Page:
present in class a briefing to the new team that will take over the management of their firm,
      and should include the following elements:
        • Analysis of past performance
        • Main strategies pursued
        • Main adjustments made to changes in the environment
        • Key points learned through past successes and failures
        • Recommendations for the future

      Each company will have a maximum of 20 minutes to verbally present and will also be
      required to submit a report of approximately 2500 words..

      Please note that ALL group work will be peer assessed and marks will be awarded based on
      individual contributions to the team. Each group will be expected to keep a record of group
      meetings and attendance, which should be submitted at the end of the semeseter.
    4. Final exam (50%): The format and exam approach will be discussed in class
      All students must pass the final exam to pass the subject. Those who would have an overall
      passing grade, but have failed the final exam will be returned with a failing mark irrespective of what their actual final mark might have been.

      To gain a pass, a mark of at least 45% must be obtained on the examination as well as a total of at least 50% overall.

      Legible hand-writing and the quality of English expression are considered to be integral parts of the assessment process. Marks may be deducted in the final examination because of poor hand-writing.

      Assessment marks prior to the final exam will be provided at the final Review lecture. Students are encouraged to check their marks and notify the lecturer-in-charge of any discrepancies
    Submission
    Presentation of Assignments• Please retain a copy of all assignments submitted.• Please attach an ‘Assignment Cover Sheet’, which is signed and dated by you before submission.•
    All group assignments must be attached to a ‘Group Assignment Cover Sheet’, which must be signed and dated by all group members before submission. All team members are expected to contribute approximately equally to a group assignment.• Teaching staff can refuse to accept assignments, which do not have a signed acknowledgement of the University’s policy on plagiarism.Assignment Guidelines including Referencing Details A copy of the Communication Skills Guide will have been given to you at the beginning of your program. This guide will assist you structure your assignments. A copy of the guide can also be downloaded from http://www.business.adelaide.edu.au/about/publications/colour_communication_skills.pdf. this Publication also provides guidelines on a range of other important communication skills including writing essays and management reports, making oral presentations etc. In preparing any written piece of assessment for your undergraduate studies it is important to draw on the relevant ‘literature’ to support critical analysis. Also essential is to reference the literature used. Correct referencing is important because it identifies the source of the ideas and arguments that you present, and sometimes the source of the actual words you use, and helps to avoid the problem of plagiarism. Further assistance with referencing is available from the Faculty’s Learning Support Advisors.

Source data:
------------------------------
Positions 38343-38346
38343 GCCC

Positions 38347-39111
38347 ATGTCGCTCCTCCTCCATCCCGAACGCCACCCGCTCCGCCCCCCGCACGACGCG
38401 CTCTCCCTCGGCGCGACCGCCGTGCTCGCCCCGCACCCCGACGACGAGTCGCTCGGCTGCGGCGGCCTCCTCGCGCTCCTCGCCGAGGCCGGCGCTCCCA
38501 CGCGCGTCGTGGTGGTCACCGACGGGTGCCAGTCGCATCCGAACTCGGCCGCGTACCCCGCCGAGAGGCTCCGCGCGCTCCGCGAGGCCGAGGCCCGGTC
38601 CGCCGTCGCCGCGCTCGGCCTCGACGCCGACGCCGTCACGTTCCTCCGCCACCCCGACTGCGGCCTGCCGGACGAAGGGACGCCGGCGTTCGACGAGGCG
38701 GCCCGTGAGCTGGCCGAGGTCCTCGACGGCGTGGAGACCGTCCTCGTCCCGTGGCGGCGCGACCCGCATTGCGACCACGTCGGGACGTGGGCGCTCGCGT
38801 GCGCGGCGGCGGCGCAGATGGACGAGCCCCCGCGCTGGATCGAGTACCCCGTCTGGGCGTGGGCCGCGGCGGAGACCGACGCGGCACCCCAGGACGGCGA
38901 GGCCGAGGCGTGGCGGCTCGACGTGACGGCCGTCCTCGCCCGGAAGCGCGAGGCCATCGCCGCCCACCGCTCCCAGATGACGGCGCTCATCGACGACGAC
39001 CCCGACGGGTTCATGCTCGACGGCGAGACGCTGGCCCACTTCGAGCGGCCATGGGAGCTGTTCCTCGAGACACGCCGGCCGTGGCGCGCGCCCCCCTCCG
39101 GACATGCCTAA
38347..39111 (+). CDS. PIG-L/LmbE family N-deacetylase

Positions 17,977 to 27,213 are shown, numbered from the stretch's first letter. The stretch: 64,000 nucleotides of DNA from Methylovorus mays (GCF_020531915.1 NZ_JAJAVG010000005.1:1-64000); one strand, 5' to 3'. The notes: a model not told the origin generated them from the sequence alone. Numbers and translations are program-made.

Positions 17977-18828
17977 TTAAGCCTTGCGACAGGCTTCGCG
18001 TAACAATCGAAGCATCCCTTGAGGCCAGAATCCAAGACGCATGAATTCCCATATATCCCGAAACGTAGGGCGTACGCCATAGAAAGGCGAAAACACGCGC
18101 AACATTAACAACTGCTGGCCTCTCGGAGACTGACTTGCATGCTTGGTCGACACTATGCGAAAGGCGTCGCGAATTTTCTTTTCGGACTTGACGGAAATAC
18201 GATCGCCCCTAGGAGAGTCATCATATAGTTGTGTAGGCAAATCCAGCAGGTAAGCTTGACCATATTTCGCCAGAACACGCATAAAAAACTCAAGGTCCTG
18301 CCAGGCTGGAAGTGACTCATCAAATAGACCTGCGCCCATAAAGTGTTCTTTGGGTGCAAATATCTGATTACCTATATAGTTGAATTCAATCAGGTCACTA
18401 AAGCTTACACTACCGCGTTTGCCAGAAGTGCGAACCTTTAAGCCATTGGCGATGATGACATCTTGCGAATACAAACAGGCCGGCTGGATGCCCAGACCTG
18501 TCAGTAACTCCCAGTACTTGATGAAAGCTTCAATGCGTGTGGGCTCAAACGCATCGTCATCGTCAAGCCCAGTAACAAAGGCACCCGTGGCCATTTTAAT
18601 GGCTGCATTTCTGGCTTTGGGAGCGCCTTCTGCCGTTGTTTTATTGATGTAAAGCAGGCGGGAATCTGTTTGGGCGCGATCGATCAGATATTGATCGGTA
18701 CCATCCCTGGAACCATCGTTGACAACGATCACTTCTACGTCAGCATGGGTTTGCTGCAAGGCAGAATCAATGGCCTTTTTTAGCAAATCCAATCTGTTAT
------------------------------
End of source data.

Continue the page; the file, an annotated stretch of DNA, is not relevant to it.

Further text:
The contact details are provided on page 6 of the Communication Skills Guide.Late Assignment SubmissionStudents are expected to submit their work by the due date to maintain a fair and equitable system. Extensions to the due date of individual assessment may be
    granted under special circumstances. An extension request based on medical or compassionate grounds must include a professional report and evidence found in the Replacement Assessment application available at:
    http://www.adelaide.edu.au/student/exams/pdfs/maca_medical_compassionate_applic.pdf.